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Halifax to 'go ahead' with hosting world junior hockey championships, says mayor

Mayor Mike Savage says the city has the expertise to put these games on
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Canada celebrates the win over Finland during overtime IIHF World Junior Hockey Championship gold medal game action in Edmonton on Saturday August 20, 2022. The Halifax Regional Council says it will go ahead with hosting the IIHF World Junior Championship in Halifax and Moncton later this year.

Scandals within Hockey Canada won't prevent Halifax and Moncton from hosting the world junior hockey championships later this year, says the Halifax Regional Council. 

"We're gonna go ahead and put these games — put this tournament on, we're gonna do a hell of a job as we always do," Mayor Mike Savage told a special council meeting late Tuesday, adding a note of caution that "last minute problems are always possible."

Hockey Canada has been rocked by allegations of sexual assault, which led to its leadership — CEO Scott Smith and the entire board of directors — stepping down Tuesday amid blistering criticism. Savage said last week that meaningful change was needed at Hockey Canada before the tournament could take place.

The national sports organization has been under fire since May, when it was revealed a settlement had been paid to a woman who alleged she was sexually assaulted by eight players — including members of Canada's men's world junior team in 2018.

Allegations of gang sexual assault involving the 2003 world junior team emerged in July. 

In an interview Wednesday, the Halifax mayor said the world juniors will be the first major tournament since the house cleaning at Hockey Canada.

"I think we've seen meaningful change," said Savage. "We don't know the whole story yet. We don't know who'll be on the board. We don't know who will be the CEO but I think this is a really important step. And I don't think there's any denying that it's a dramatic change and I think it's for the best."

Savage said a "high number" of tickets have been sold for the tournament, which is scheduled to take place in December and January. The remaining tickets, he said remain with Hockey Canada "for things like potential sponsors."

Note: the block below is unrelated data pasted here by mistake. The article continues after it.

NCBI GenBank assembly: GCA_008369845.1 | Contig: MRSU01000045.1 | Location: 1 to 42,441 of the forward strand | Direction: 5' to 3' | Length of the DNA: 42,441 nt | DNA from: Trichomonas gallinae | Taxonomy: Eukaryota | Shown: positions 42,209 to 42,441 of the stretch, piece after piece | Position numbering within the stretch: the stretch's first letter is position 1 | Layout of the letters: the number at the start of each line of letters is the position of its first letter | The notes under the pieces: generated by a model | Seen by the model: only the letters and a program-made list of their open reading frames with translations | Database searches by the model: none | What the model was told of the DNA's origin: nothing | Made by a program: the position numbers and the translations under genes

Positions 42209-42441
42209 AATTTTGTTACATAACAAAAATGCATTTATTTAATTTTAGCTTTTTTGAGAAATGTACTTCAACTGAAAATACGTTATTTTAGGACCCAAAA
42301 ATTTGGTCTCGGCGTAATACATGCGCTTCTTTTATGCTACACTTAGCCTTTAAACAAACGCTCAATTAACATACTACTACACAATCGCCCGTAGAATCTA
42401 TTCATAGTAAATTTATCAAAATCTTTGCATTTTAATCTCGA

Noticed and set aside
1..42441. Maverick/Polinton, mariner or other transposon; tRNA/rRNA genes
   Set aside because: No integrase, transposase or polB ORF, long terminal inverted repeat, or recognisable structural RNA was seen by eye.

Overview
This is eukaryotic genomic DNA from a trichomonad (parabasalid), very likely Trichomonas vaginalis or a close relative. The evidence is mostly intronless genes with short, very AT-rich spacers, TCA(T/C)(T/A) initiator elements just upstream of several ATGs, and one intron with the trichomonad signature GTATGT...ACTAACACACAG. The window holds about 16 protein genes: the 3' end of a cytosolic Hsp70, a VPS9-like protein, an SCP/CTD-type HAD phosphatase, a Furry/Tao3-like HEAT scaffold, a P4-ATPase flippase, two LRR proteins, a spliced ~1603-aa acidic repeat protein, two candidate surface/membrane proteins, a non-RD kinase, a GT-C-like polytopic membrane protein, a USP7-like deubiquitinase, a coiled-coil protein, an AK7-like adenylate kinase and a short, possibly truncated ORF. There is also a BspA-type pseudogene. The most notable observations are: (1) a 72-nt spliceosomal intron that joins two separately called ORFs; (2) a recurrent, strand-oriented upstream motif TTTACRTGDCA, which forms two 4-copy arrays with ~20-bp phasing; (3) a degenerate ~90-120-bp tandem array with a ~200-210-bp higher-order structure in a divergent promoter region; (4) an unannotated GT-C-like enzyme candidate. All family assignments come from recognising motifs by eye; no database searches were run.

"I think it's fair to say that the (International Ice Hockey Federation) does not want to cancel or move the tournament this year," he said. 

"They've made a commitment to that. Their preference is to have this tournament. They know that Halifax can do this. They know that Moncton can do that. Can't foresee the unforeseeable."

It is the second time that Canada will host the world junior hockey championship within a span of four months.

The elite under-20 tournament will return to Atlantic Canada for the first time in 20 years. Halifax and Sydney, N.S., co-hosted the tournament in 2003.

The International Ice Hockey Federation needed to find a new location for upcoming event after stripping Russia of hosting privileges due to the ongoing war in Ukraine.  

Halifax Coun. Tony Mancini said the games will bring a $50 million economic boost to the two cities with $35 million of it being in Nova Scotia.

The 2023 championship will kick off Dec. 26, just a few months after the 2022 edition, won by Canada, wrapped up in Edmonton. The tournament will run until Jan. 5, 2013.

A number of councillors voiced their support for changes at Hockey Canada but added that there needs to be more scrutiny.  

Coun. Lisa Blackburn said Hockey Canada is in need of complete systemic change. 

"Through their actions, they've taught these boys who are now men that it's OK to use women any way they want, and they'll be supported," she said.

"They've taught these boys through their actions … that it's OK to cover up that wrongdoing and bury it from scrutiny."

When the organization was given the opportunity for transparency at a parliamentary hearing, Blackburn said Hockey Canada instead chose to present themselves as "arrogant, tone deaf and their testimony reeked of hubris."

While the City of Halifax had a good relationship with Hockey Canada, Savage said the manner in which the allegations were handled was unacceptable and lacked accountability.

This report by The Canadian Press was first published Oct. 12, 2022.

Hina Alam, The Canadian Press

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